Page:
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RobertW
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Joined: 2004/2/12
Posts: 4636
Independence, Missouri

 Re: 7/10 Reasons to read Christian History

Quote:
That's a good thing, because the church today is a body with a wide (and sometimes wild!) variety of members. Knowing more about the past, we gain insight into the practices and problems of other Christians in the present. We may become less critical of others—and even more aware of our own shortcomings and limited perspectives.



One of the great concerns of mine of late has been how quick Christians can be to discount one anothers expression of faith-even try to delegitimize it as though the one was preferred by God to the other. Our preferences have little to do with what God is willing to accept as true expression of faith. This is true in music, in our worship services, and even our standards of so-called 'holiness.' That is one of the things I realized being around the Messianics; everyone thinks they have the market cornered on expression. We do have much to learn from history. Indeed!


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Robert Wurtz II

 2005/2/21 13:33Profile
madmatg
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 Re: 7/10 Reasons to read Christian History

thanks for this, I've never really looked at the history of the church in depth. I'll have to start down the road. Thanks again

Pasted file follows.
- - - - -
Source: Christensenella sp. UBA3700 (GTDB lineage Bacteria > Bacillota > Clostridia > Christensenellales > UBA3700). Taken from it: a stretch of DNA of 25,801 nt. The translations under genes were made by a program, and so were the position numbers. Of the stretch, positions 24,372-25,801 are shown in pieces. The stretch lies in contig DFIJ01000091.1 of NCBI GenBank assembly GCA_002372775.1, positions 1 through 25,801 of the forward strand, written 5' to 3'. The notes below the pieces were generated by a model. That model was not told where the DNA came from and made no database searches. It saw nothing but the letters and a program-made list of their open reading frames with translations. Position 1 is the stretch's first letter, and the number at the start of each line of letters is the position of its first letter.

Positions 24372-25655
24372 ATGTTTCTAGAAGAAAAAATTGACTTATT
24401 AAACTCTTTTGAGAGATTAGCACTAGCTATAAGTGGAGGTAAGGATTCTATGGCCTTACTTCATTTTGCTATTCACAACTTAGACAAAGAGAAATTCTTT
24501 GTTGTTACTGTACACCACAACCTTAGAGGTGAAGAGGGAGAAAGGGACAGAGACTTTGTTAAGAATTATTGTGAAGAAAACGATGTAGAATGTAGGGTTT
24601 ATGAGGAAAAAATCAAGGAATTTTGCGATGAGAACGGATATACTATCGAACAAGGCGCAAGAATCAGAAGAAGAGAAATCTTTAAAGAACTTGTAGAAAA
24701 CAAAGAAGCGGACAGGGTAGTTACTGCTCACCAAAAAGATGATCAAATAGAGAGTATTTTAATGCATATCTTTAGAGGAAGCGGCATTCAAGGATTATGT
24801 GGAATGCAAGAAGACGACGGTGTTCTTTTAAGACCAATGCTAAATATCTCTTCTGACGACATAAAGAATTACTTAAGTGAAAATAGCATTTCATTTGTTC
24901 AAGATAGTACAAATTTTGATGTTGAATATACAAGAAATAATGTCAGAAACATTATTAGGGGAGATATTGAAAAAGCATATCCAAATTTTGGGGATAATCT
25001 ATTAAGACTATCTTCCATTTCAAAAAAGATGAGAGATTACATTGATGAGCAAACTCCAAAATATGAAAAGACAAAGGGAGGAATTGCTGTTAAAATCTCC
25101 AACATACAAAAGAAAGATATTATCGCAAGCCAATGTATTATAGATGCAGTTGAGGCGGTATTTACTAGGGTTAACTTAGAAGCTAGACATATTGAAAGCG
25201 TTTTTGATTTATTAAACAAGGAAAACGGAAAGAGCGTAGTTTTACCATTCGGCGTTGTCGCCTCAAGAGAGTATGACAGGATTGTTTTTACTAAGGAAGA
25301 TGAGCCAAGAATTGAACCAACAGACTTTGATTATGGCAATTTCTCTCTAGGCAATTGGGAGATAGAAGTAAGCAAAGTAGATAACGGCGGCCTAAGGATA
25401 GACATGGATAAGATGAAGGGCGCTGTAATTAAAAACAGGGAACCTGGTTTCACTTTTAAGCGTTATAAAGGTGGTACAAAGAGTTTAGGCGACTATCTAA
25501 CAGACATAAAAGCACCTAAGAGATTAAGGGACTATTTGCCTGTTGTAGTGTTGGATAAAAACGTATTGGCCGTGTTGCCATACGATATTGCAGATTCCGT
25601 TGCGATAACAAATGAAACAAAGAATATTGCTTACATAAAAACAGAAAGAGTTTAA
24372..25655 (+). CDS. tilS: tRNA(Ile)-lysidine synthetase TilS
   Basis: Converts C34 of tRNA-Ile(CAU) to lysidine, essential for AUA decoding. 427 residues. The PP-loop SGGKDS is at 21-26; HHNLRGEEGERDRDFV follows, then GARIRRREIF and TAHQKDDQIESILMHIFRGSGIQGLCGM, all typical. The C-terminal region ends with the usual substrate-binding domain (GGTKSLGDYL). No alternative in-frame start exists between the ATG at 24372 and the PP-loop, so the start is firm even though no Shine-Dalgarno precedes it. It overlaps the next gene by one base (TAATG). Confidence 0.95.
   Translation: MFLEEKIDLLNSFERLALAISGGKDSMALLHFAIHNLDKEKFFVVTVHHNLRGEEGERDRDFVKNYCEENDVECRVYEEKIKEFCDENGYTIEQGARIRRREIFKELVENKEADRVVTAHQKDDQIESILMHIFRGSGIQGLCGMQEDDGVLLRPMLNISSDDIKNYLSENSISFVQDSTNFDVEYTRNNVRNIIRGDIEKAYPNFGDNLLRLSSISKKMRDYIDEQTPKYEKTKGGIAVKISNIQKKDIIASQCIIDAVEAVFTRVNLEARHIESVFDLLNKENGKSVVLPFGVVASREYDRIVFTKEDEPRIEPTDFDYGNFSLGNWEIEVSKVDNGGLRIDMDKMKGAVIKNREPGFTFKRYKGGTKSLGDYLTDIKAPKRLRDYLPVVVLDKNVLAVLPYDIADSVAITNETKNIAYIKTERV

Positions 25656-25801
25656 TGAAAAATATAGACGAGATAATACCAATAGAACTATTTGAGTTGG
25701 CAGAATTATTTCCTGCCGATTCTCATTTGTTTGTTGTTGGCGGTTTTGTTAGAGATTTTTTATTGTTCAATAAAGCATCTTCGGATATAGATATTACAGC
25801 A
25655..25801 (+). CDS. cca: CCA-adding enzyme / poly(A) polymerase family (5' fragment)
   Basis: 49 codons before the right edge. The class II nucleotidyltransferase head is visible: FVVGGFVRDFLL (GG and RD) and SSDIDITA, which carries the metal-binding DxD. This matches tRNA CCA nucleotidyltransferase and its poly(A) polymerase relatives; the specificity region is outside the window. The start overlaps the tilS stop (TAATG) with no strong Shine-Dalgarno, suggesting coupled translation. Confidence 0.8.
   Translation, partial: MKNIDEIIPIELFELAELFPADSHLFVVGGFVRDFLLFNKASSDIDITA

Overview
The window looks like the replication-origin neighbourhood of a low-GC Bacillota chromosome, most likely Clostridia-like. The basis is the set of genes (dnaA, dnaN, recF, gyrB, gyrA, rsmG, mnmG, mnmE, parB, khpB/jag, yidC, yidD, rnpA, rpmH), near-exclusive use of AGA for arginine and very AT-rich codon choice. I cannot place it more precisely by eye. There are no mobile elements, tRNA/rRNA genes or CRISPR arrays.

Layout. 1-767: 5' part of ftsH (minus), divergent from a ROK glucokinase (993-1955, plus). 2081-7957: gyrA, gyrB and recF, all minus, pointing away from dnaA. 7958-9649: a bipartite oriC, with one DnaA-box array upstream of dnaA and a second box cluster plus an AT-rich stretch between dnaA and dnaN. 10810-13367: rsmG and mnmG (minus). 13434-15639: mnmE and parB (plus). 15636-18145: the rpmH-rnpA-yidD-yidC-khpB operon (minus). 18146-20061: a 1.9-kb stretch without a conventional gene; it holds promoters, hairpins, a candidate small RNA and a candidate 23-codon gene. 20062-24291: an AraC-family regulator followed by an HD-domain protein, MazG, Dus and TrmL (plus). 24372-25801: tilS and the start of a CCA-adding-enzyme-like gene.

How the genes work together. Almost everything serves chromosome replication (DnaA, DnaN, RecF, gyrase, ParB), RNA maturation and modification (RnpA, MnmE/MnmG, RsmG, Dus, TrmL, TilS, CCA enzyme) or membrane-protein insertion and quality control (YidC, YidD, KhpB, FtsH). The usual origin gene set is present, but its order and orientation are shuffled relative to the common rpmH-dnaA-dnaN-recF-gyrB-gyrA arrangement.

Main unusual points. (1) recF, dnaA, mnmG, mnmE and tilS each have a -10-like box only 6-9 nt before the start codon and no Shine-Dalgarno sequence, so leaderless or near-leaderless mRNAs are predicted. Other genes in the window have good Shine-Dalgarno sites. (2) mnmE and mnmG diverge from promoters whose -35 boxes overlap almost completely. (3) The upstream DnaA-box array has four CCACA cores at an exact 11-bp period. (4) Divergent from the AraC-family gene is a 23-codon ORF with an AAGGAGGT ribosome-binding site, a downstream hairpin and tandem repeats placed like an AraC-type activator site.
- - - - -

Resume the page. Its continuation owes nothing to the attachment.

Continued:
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matt

 2005/2/21 14:32Profile
philologos
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Joined: 2003/7/18
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 8/10 Reasons to read Christian History

Reason #8

Because reading Christian history shows us how we got where we are today. Where did all those denominations come from? How did the distinctive beliefs and practices of my own church develop? What's the big deal over Calvinism and Arminianism?


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Ron Bailey

 2005/3/4 6:08Profile
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 Re: 8/10 Reasons to read Christian History

Ron,

Is there a 9 & 10? :-)


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Aaron Ireland

 2005/3/30 6:02Profile
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 Re: 8/10 Reasons to read Christian History

BUMP!!!

(should this perhaps have a title change) :-P


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Aaron Ireland

 2006/4/12 10:25Profile
Compton
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Joined: 2005/2/24
Posts: 2732


 Re:

Quote:
One of the great concerns of mine of late has been how quick Christians can be to discount one anothers expression of faith-even try to delegitimize it as though the one was preferred by God to the other. Our preferences have little to do with what God is willing to accept as true expression of faith.



This is certainly my experience and admitted blind spot. Yet a little history helps us to to see how the contour of our Christian expression is often under influence in good and bad ways from our cultural and even personal context.